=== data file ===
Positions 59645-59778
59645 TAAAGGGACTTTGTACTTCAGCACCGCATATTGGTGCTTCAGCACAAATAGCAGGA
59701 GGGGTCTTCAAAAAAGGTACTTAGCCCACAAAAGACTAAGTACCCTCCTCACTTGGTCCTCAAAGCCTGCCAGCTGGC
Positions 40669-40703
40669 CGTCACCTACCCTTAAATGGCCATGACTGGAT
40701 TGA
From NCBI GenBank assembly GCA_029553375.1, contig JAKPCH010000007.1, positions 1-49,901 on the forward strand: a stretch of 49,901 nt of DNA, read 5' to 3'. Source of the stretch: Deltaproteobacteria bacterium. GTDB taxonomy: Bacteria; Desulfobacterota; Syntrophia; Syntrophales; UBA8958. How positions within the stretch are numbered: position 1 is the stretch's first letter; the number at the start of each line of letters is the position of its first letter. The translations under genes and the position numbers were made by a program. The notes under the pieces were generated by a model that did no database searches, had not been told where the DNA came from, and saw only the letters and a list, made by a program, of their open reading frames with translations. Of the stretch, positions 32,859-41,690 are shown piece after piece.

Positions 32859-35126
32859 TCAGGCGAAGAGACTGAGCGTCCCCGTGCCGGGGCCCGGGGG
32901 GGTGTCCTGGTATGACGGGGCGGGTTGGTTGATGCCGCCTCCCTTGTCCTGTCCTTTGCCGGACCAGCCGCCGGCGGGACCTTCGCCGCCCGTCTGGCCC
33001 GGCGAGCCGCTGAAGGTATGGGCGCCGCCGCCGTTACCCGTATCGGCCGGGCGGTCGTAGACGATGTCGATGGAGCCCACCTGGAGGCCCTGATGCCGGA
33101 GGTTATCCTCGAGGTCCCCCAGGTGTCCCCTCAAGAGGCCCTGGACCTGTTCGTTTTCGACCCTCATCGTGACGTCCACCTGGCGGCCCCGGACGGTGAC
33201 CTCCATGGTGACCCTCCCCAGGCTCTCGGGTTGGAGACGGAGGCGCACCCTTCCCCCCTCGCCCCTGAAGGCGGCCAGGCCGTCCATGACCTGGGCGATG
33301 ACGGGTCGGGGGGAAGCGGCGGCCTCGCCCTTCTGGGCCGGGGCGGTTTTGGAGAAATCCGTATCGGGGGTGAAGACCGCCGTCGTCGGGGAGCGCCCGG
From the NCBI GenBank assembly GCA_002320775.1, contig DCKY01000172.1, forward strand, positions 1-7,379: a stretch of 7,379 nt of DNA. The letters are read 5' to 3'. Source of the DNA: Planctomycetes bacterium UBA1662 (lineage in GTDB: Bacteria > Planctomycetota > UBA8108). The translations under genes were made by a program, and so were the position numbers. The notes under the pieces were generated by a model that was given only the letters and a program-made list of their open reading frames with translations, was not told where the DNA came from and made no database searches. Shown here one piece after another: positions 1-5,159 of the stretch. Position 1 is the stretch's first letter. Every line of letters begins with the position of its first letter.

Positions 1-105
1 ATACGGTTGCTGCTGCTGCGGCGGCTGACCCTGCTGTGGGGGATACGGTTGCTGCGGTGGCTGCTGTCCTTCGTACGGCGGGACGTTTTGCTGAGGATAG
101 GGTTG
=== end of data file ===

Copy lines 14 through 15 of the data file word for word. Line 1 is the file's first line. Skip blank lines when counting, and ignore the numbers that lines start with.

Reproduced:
33301 ACGGGTCGGGGGGAAGCGGCGGCCTCGCCCTTCTGGGCCGGGGCGGTTTTGGAGAAATCCGTATCGGGGGTGAAGACCGCCGTCGTCGGGGAGCGCCCGG
From the NCBI GenBank assembly GCA_002320775.1, contig DCKY01000172.1, forward strand, positions 1-7,379: a stretch of 7,379 nt of DNA. The letters are read 5' to 3'. Source of the DNA: Planctomycetes bacterium UBA1662 (lineage in GTDB: Bacteria > Planctomycetota > UBA8108). The translations under genes were made by a program, and so were the position numbers. The notes under the pieces were generated by a model that was given only the letters and a program-made list of their open reading frames with translations, was not told where the DNA came from and made no database searches. Shown here one piece after another: positions 1-5,159 of the stretch. Position 1 is the stretch's first letter. Every line of letters begins with the position of its first letter.